Study finds 33% of ICU patients malnourished

A multi-center study presented at the recent 24th Annual Clinical Congress of the American Society of Parenteral and Enteral Nutrition in Nashville, TN, found that caregivers underestimated the nutritional needs of one out of every three intensive care unit patients.

In this study, researchers used sensor technology instruments to measure the daily metabolic rate of critically ill patients. They found that current practices of estimating nutritional requirements resulted in caloric deficits of more than 10,000 calories in one third of patients during their ICU care. In addition, patients who suffered these large caloric deficits required substantially more days on a respirator and more days in the ICU than patients who received adequate nutritional support.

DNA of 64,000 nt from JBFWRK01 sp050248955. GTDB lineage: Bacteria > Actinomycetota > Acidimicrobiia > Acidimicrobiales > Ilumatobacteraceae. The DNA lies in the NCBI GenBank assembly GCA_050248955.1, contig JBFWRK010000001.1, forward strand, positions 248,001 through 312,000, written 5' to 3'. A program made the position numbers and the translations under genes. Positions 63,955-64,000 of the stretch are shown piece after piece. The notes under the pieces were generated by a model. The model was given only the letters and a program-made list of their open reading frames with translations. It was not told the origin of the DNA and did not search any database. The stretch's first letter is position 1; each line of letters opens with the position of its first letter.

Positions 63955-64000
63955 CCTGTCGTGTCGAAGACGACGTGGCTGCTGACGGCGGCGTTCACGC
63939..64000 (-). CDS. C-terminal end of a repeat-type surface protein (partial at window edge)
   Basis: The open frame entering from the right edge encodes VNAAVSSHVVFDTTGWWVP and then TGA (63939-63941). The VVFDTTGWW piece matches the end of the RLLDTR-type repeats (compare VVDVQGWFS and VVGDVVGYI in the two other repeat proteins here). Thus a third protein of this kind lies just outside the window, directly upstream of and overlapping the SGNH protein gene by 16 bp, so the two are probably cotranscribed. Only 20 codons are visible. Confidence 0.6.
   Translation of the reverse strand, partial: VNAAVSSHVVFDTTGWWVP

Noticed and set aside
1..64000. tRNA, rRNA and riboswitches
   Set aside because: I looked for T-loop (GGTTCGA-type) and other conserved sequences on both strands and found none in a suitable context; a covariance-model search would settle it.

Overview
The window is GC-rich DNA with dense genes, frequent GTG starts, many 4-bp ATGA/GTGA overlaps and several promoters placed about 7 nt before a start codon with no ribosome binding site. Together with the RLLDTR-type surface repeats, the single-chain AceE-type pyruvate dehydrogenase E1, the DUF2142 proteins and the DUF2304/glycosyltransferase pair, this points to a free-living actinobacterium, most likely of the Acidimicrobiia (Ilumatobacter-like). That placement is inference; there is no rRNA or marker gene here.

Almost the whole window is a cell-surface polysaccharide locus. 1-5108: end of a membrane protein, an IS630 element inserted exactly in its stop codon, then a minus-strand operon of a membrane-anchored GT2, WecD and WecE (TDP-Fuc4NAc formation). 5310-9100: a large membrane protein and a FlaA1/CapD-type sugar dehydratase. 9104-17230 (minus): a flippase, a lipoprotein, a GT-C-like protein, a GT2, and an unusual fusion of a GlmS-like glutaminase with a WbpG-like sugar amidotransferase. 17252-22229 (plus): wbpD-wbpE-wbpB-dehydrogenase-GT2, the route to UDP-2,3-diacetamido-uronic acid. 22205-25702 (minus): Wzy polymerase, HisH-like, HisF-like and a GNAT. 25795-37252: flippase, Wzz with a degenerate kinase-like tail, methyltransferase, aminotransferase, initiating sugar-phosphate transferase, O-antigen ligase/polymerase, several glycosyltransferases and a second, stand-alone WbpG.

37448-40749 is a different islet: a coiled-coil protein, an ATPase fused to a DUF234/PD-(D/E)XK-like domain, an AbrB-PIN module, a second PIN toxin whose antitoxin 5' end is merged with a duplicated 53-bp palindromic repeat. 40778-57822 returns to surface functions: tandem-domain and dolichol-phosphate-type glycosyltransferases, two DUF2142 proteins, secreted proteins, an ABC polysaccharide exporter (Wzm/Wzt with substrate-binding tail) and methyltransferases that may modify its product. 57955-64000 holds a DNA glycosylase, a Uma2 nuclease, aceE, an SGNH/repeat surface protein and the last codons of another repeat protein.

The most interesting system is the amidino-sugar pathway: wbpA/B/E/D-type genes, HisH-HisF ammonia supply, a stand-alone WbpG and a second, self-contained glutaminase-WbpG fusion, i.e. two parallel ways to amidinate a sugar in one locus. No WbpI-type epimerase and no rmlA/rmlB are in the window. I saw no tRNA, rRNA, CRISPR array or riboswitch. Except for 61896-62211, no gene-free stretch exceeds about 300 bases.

"Unfortunately, tables and formulas intended for everybody cannot reliably predict the needs of an individual patient," notes James Mault, MD, a surgeon at the University of Colorado Health Sciences Center in Denver and a researcher on the project. "As a result, without us realizing it, many of our critically ill patients are subjected to circumstances equal to you and me not eating for five straight days. It's not hard to understand why it may take longer for these patients to recover from their illnesses. Ideally, patients' nutritional needs should be routinely monitored just like heart rate and blood pressure. However, the current technology available to make these measurements is far too complicated and expensive."

Advances in sensor technology are likely to result in a simpler and much less expensive monitor of individual nutritional requirements by the end of this year, researchers note. For more information on the study and others presented at the clinical congress, visit the organization Web site at